• Patients Patients Individuals participating in the health care system for the purpose of receiving therapeutic, diagnostic, or preventive procedures. Clinician–Patient Relationship with cardiogenic pulmonary edema Edema Edema is a condition in which excess serous fluid accumulates in the body cavity or interstitial space of connective tissues. Edema is a symptom observed in several medical conditions. It can be categorized into 2 types, namely, peripheral (in the extremities) and internal (in an organ or body cavity). Edema can quickly improve within a matter of minutes to an hour with rapid action.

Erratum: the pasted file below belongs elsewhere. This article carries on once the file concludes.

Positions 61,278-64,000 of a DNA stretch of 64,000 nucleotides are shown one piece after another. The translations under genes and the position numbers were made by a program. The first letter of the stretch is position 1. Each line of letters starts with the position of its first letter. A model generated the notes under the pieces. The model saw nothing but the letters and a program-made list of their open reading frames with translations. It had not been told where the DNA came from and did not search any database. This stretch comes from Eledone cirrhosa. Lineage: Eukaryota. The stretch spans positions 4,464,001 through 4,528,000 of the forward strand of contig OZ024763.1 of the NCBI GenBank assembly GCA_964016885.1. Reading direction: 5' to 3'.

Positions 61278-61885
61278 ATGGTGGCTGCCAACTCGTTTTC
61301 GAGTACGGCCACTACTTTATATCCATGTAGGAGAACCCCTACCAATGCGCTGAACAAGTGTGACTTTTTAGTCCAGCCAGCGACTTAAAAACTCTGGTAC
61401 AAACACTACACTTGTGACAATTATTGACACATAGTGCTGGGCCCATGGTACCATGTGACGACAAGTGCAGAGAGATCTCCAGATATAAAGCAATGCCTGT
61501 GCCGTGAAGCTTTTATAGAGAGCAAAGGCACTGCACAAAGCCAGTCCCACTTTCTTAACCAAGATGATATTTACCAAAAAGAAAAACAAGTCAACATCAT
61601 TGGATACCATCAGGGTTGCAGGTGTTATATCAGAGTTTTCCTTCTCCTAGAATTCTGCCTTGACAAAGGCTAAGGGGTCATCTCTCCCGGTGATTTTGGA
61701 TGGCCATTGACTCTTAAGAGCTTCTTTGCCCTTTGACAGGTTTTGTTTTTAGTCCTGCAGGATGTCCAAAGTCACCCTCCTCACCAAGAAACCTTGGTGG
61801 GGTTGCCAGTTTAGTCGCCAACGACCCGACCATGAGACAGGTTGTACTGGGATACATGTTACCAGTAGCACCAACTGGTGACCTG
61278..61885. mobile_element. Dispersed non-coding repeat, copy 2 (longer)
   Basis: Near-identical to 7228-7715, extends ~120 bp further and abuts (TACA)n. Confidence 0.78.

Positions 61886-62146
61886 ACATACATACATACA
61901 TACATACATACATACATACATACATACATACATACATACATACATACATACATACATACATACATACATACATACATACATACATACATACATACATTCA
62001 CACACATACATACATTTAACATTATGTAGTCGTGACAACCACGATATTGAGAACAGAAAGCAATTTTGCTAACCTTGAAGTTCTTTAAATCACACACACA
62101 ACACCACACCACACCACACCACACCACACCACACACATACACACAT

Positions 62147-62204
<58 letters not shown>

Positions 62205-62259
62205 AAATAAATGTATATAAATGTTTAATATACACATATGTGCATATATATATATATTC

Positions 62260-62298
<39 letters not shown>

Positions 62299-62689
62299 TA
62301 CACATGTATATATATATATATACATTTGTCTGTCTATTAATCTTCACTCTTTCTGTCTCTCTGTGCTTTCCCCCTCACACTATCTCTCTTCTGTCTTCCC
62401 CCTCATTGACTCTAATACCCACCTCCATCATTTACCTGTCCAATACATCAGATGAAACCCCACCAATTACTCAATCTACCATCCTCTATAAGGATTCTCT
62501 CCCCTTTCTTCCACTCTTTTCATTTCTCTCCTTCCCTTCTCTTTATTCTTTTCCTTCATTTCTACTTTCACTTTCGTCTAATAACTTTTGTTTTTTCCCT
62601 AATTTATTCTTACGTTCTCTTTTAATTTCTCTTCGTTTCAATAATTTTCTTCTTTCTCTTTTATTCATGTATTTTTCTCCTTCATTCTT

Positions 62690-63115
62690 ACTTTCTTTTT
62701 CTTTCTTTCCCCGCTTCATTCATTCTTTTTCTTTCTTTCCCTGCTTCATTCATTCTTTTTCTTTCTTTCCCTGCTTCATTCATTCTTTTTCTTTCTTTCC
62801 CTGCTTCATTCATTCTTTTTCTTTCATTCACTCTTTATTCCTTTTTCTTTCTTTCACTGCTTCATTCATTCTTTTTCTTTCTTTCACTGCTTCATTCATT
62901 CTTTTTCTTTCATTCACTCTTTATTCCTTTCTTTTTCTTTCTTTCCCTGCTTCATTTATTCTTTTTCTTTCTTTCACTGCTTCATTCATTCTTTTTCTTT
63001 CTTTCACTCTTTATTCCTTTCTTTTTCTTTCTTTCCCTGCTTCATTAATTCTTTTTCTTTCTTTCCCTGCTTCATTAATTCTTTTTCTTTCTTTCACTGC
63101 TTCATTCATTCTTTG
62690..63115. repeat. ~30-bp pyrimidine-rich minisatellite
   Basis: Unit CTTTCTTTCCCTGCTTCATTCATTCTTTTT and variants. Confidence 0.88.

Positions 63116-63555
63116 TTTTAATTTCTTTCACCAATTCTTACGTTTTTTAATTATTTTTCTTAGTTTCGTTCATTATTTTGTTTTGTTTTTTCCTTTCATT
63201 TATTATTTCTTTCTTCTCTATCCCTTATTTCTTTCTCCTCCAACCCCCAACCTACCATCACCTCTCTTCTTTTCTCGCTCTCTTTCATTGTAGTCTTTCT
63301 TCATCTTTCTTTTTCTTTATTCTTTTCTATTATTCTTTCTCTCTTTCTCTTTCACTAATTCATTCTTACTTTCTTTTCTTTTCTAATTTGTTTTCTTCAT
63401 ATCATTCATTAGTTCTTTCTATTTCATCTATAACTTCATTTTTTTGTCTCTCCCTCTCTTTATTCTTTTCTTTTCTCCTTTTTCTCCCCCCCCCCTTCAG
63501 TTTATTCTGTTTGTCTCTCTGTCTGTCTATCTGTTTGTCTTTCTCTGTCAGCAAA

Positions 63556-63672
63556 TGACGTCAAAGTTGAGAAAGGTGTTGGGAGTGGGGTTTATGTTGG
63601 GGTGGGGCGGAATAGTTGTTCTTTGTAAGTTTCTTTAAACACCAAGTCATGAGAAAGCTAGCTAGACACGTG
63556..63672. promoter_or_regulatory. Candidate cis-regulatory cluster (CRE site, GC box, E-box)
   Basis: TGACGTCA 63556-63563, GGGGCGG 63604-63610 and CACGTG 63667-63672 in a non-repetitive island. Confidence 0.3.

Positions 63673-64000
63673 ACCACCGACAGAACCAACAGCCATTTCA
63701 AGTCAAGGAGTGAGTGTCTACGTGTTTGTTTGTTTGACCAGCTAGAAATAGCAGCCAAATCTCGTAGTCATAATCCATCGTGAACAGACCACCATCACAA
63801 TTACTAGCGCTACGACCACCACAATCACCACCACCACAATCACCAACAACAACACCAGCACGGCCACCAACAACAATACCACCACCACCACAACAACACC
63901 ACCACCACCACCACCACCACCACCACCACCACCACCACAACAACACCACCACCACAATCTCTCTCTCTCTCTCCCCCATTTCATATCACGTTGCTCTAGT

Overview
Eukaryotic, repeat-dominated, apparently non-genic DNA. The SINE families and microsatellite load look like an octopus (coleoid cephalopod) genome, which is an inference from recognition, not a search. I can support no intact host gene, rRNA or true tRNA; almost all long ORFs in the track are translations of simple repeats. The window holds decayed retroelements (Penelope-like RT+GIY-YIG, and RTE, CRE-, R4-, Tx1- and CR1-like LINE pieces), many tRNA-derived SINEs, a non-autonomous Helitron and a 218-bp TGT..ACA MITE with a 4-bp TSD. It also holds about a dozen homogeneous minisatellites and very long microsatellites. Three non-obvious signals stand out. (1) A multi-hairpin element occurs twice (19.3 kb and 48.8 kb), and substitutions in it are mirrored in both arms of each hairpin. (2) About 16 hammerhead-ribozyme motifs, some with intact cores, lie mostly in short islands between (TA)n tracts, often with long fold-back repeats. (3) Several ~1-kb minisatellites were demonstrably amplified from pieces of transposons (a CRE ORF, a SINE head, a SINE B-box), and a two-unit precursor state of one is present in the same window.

• Patients Patients Individuals participating in the health care system for the purpose of receiving therapeutic, diagnostic, or preventive procedures. Clinician–Patient Relationship with noncardiogenic pulmonary edema Edema Edema is a condition in which excess serous fluid accumulates in the body cavity or interstitial space of connective tissues. Edema is a symptom observed in several medical conditions. It can be categorized into 2 types, namely, peripheral (in the extremities) and internal (in an organ or body cavity). Edema often take longer to improve.

Complications

Differential Diagnosis